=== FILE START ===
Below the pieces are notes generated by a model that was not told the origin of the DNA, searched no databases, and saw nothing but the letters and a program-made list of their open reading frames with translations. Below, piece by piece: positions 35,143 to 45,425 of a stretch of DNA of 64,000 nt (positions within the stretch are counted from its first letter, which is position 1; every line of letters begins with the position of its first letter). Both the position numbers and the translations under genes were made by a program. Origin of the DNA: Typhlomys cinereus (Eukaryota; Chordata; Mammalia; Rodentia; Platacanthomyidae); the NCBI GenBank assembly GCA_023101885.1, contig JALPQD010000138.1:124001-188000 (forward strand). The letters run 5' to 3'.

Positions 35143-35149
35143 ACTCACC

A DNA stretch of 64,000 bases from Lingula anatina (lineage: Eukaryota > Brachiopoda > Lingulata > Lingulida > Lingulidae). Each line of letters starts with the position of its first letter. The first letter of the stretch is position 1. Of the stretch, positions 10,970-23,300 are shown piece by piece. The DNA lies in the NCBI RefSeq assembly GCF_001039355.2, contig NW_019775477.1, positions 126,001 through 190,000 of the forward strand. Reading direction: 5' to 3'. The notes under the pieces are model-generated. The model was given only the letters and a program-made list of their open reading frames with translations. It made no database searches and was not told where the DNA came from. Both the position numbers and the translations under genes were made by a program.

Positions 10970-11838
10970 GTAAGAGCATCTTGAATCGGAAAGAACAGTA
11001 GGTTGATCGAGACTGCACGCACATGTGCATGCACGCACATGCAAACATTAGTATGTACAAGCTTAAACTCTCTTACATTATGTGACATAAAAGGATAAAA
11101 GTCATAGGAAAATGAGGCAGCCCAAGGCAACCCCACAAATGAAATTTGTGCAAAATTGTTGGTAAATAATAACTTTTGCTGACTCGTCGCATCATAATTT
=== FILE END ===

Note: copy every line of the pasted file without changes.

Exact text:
Below the pieces are notes generated by a model that was not told the origin of the DNA, searched no databases, and saw nothing but the letters and a program-made list of their open reading frames with translations. Below, piece by piece: positions 35,143 to 45,425 of a stretch of DNA of 64,000 nt (positions within the stretch are counted from its first letter, which is position 1; every line of letters begins with the position of its first letter). Both the position numbers and the translations under genes were made by a program. Origin of the DNA: Typhlomys cinereus (Eukaryota; Chordata; Mammalia; Rodentia; Platacanthomyidae); the NCBI GenBank assembly GCA_023101885.1, contig JALPQD010000138.1:124001-188000 (forward strand). The letters run 5' to 3'.

Positions 35143-35149
35143 ACTCACC

A DNA stretch of 64,000 bases from Lingula anatina (lineage: Eukaryota > Brachiopoda > Lingulata > Lingulida > Lingulidae). Each line of letters starts with the position of its first letter. The first letter of the stretch is position 1. Of the stretch, positions 10,970-23,300 are shown piece by piece. The DNA lies in the NCBI RefSeq assembly GCF_001039355.2, contig NW_019775477.1, positions 126,001 through 190,000 of the forward strand. Reading direction: 5' to 3'. The notes under the pieces are model-generated. The model was given only the letters and a program-made list of their open reading frames with translations. It made no database searches and was not told where the DNA came from. Both the position numbers and the translations under genes were made by a program.

Positions 10970-11838
10970 GTAAGAGCATCTTGAATCGGAAAGAACAGTA
11001 GGTTGATCGAGACTGCACGCACATGTGCATGCACGCACATGCAAACATTAGTATGTACAAGCTTAAACTCTCTTACATTATGTGACATAAAAGGATAAAA
11101 GTCATAGGAAAATGAGGCAGCCCAAGGCAACCCCACAAATGAAATTTGTGCAAAATTGTTGGTAAATAATAACTTTTGCTGACTCGTCGCATCATAATTT